I was among the people asked by the ICC to give evidence about the abuses I encountered at the hands of the US military during my imprisonment in Afghanistan. My evidence included witnessing the fatal beating by US soldiers of two Afghan prisoners.

My colleagues at the London-based advocacy group CAGE have also facilitated testimony from prisoners around the world who survived years of torture at the hands of US forces.

Whirlwind of vengeance

Seventeen years ago, the US was attacked on its own soil for the first time since World War II. It has been reaping its vengeance, and a whirlwind, ever since. 

That vengeance has led to the systematic use of rendition and torture, grown within a culture of impunity and spanning five US presidential terms, both Democrat and Republican. Instead of using established policing methods, the US and its allies have pursued the notion of endless and total war. 

The great irony is that the US set up Guantanamo in order to imprison the perpetrators of the 9/11 attacks. But after having imprisoned, tortured and interrogated 779 prisoners in Guantanamo and thousands more in secret prisons in Afghanistan, not a single 9/11 plotter has been successfully prosecuted.

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The ludicrous notion of justice in Guantanamo

This is largely because the handful of prisoners in Guantanamo who have been charged under the highly controversial military commissions system cannot have their cases heard on the US mainland because of the torture and abuse to which they were subjected. Put simply, they can’t prosecute the people behind 9/11 because torture evidence is inadmissible in US courts.

ICC investigators will look at “war crimes by members of the United States armed forces” and “secret detention facilities in Afghanistan” where some of that torture took place. Investigations will also include purported abuses committed by the Afghan National Army (ANA) and the Taliban.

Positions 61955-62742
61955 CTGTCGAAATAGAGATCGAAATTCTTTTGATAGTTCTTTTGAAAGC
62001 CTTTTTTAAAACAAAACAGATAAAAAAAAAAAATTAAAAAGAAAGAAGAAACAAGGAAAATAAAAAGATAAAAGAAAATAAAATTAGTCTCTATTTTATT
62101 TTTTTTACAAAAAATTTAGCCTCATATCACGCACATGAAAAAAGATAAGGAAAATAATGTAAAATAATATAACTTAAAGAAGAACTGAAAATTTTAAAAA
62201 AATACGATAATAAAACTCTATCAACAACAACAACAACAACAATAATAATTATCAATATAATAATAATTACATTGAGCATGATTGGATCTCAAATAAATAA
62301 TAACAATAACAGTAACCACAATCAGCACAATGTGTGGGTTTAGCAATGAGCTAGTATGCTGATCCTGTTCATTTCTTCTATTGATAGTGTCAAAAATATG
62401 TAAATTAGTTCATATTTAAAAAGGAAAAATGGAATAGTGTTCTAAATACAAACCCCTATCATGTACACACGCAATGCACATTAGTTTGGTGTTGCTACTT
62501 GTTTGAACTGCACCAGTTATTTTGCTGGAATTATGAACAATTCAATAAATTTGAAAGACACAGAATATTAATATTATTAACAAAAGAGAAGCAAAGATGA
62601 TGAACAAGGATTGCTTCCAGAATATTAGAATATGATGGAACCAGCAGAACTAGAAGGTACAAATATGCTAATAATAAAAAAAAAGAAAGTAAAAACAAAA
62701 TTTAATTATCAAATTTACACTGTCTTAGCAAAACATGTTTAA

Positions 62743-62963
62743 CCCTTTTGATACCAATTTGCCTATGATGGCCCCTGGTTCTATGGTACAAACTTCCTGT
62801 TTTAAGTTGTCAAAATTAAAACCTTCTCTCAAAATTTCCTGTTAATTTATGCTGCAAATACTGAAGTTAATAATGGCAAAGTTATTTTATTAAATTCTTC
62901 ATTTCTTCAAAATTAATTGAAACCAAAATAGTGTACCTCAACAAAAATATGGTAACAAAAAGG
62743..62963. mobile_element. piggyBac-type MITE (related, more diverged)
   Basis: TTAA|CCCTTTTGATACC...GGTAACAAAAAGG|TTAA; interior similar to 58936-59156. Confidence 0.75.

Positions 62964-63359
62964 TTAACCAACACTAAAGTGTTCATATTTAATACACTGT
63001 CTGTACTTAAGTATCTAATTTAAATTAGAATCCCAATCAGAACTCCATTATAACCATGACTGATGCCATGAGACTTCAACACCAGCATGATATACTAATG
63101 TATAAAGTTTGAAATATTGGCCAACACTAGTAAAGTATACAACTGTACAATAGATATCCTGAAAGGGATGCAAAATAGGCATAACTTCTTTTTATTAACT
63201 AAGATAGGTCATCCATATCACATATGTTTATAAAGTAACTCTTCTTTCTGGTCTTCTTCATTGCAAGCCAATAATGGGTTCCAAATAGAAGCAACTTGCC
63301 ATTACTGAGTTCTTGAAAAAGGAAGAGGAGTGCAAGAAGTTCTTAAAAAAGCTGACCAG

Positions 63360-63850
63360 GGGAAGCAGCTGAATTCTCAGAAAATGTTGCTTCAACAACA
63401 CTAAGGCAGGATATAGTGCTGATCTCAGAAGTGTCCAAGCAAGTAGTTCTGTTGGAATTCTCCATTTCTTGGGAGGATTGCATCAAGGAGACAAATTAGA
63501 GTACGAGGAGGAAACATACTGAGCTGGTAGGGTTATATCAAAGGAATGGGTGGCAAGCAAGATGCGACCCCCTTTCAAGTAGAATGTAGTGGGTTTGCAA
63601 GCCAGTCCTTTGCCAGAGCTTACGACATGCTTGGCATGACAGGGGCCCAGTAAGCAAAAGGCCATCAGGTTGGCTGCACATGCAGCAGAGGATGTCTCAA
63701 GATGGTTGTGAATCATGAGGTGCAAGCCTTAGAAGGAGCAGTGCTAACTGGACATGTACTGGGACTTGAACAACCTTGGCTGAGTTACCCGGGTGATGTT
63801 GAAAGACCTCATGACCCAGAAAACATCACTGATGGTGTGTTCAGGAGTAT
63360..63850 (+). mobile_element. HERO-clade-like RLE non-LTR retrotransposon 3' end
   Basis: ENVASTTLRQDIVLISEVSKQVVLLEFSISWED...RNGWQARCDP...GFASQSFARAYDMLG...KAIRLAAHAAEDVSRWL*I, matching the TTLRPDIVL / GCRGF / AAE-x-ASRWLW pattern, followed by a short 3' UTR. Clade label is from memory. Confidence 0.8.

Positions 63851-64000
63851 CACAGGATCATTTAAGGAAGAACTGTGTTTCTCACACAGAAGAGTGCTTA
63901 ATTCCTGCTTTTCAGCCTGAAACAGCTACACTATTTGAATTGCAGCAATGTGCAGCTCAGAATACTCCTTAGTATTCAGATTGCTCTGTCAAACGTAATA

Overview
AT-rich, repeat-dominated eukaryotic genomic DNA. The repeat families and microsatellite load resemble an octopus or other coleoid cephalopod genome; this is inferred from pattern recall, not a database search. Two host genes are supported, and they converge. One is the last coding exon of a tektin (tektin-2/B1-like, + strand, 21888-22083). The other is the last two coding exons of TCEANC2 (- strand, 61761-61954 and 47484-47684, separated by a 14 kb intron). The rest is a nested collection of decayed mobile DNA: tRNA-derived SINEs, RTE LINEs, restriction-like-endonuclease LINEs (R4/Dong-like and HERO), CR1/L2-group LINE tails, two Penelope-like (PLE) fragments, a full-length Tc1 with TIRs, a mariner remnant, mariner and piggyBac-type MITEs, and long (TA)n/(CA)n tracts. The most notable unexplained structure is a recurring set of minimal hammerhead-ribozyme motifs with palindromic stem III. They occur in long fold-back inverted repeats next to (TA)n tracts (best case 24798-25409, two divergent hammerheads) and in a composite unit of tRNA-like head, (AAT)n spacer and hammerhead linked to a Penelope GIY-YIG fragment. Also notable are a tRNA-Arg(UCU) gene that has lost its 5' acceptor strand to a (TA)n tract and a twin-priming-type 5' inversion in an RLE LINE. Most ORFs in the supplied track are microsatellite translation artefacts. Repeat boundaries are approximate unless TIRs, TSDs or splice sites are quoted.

Interestingly, no threats against the ICC have been issued by the ANA, the Taliban or even al-Qaeda.

Failing the test

To reinforce the US position, White House spokeswoman Sarah Huckabee Sanders also said that President Donald Trump would seek to protect US citizens against prosecution from the ICC by “any means necessary”.

Perhaps the reference was lost on the rightwing administration, but Bolton and Huckabee Sanders were quoting the US black Muslim civil rights leader Malcolm X, who famously said about African Americans: “We declare our right on this earth to be a man, to be a human being, to be respected as a human being, to be given the rights of a human being in this society, on this earth, in this day, which we intend to bring into existence by any means necessary.”

Malcolm X was talking about the imperative of obtaining justice, not threatening those who seek to implement it

But Malcolm X was talking about the imperative of obtaining justice, not threatening those who seek to implement it.

The ICC has responded to US threats by saying it will continue with its work, regardless. Where and how this will end is anyone’s guess. But this process will put many of those who claim to support the idea of justice to the test. In that regard, some have already failed.

- Moazzam Begg is a former Guantanamo Bay detainee, author of Enemy Combatant and outreach director for UK-based campaigning organisation CAGE. Follow him on twitter: @Moazzam_Begg

The views expressed in this article belong to the author and do not necessarily reflect the editorial policy of Middle East Eye.

Photo: Protesters gather in front of the US Supreme Court in Washington on 11 January 2017, asking the president to ‘expedite releases from Guantanamo’ (AFP)